So, how about groups?
So, I got ready after reading Sue’s post to set up groups and come back out with a way to do groups with my students. I could care less if I eventually have to retract EVERY word in Facebook Friending 101 for Schools and in fact, I pray that every issue there is dealt with so it is a NON issue.
So, I set up a group. BIG PROBLEM. You can only add your friends to your groups. Since I don’t friend my students, I can’t even start the group off. I don’t know how I’m going to get the students in the group without some sort of friending/ unfriending shenanigans that I didn’t have time for at the end of school.
Am I using Facebook at school?
YES. I have some authentic research from some of my Digiteen students that I can now go public with because the “sting operation” on their generation is over.
Operation Fake Facebook Friend
They created two profiles for “Operation Fake Facebook Friend” because they were concerned about the proliferation of fake Facebook profiles that everyone KNEW were there but people were friending because they wanted more friends. In three weeks each profile accumulated more than 300 friends with the girl profile reaching almost 500.
But the fact my students proved in their research is that students are indiscriminately friending people that they do not know and even more so friending profiles of people that THEY KNOW FOR A FACT ARE FAKE just to have more friends. Expect a full blog post on Operation Fake Facebook Friend later.
The School Fanpage Rocks
Our school Facebook Fan page is a hub of activity and has more subscribers than our e-newsletter. We have a group for Westwood alumni that many of us join. The annual is planning on using surveys on our Facebook page to put in the annual. IT IS GREAT. We are using Facebook at our school. EVERY SCHOOL SHOULD HAVE A FANPAGE.
I wish Facebook were perfect because I love it.
I wish these weren’t issues. But they are.
I like Facebook. It has a lot of potential. But right now the mix of personal and professional is not acceptable and the CONTROLS ARE NOT IN PLACE TO KEEP THOSE TWO PARTS OF AN EDUCATORS LIFE SEPARATE. PERIOD.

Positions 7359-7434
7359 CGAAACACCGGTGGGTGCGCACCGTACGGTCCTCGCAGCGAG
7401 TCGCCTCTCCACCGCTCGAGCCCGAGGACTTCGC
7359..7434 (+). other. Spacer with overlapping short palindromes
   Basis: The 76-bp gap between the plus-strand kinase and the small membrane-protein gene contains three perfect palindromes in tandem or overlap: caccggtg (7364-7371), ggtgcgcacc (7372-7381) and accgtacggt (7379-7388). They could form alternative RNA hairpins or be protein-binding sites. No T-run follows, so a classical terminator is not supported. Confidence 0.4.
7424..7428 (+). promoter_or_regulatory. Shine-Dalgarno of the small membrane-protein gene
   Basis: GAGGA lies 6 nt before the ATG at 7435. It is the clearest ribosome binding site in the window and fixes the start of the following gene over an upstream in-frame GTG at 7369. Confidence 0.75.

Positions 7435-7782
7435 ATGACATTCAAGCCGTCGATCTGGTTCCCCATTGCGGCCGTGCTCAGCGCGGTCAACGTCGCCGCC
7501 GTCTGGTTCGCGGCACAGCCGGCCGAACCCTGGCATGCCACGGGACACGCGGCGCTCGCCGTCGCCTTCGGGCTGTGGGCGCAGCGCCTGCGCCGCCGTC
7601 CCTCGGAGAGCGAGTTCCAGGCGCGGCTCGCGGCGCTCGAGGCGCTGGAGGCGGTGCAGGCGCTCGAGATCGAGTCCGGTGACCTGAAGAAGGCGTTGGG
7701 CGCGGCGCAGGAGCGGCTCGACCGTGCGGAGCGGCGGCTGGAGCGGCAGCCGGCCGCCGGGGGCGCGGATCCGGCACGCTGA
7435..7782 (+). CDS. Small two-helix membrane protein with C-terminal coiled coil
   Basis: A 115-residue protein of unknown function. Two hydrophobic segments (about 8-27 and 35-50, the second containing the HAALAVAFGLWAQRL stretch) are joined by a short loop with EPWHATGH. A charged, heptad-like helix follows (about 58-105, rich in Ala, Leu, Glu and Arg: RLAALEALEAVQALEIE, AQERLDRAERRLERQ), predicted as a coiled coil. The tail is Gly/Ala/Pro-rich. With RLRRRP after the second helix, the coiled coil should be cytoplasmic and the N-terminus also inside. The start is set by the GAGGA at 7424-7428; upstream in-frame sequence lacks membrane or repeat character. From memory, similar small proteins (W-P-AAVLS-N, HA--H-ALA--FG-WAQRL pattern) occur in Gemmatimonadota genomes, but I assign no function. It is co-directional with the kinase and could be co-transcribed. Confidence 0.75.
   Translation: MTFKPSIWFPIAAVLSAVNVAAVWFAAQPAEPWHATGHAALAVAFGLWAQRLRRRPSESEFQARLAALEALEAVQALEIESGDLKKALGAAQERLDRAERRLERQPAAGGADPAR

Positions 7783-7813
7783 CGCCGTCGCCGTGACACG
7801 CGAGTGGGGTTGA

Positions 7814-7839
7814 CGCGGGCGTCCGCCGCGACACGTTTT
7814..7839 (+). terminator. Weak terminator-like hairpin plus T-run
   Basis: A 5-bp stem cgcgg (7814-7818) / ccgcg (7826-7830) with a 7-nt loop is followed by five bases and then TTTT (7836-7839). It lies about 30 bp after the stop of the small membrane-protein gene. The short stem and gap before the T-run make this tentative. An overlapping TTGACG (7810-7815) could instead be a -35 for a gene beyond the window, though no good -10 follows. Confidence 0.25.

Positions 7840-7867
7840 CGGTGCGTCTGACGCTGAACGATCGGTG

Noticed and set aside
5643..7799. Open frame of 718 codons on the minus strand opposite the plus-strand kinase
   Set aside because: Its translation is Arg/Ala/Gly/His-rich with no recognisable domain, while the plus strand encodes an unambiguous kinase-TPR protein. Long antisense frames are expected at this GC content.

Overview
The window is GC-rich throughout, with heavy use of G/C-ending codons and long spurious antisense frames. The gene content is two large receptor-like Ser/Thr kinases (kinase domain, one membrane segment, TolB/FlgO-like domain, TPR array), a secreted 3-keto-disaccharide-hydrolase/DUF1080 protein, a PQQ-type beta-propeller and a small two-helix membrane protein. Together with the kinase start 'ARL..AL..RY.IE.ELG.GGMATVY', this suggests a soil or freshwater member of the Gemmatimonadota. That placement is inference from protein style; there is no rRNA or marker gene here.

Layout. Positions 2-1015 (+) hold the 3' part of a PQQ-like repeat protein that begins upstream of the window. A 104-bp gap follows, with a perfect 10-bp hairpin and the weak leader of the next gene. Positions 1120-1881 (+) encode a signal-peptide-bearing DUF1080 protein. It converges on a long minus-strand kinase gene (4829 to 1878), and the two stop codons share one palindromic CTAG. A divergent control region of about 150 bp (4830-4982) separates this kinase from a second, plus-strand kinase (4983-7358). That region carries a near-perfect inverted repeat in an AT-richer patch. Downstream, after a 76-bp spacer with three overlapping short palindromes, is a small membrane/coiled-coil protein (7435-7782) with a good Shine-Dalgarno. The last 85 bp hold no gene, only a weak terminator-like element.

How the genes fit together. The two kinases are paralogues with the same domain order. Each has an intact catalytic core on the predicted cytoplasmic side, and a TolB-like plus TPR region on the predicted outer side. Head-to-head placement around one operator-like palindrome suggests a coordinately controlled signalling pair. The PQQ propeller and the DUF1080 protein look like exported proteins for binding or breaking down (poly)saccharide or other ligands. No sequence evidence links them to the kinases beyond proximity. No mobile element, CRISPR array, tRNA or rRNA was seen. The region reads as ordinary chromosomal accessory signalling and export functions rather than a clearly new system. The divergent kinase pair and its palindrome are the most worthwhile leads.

I wish I was wrong. I’m ready to be proven wrong. But so far, most people fall into either one camp or the other with very few in the middle trying to figure these things out.
Recommendations For Facebook Right Now
So, what can we do right now?
A Fan page seems to be the only way to go EXCEPT you can’t make it private and someone could use it to target your students. So, it looks like creating a separate teacher account that you only use for school and using a group with your students while not forcing them to friend you is pretty much the only way we can use Facebook right now.
Let’s Move Ahead
I know I’m going to get lectured and flamed again about how dumb I am that privacy settings are the way to go – but if you’ll listen. THE PROBLEM IS NOT YOU, Teacher, IT IS YOUR FRIENDS.
And right now, it is that exposure that got me burned and I wouldn’t be doing any kind of service to you as a reader and as someone I respect and admire if I just laid down and took the popular view on this issue.
Let’s work through and test this issue. Head over to the Facebook post and let’s TEST for goodness sake and start operating on fact instead of emotion.
The Fact is that Facebook is here to stay and we have to learn how to peacefully co-exist with this valuable tool in ways that protect students, our professional integrity, and allow us to have personal lives with our friends from college and beyond.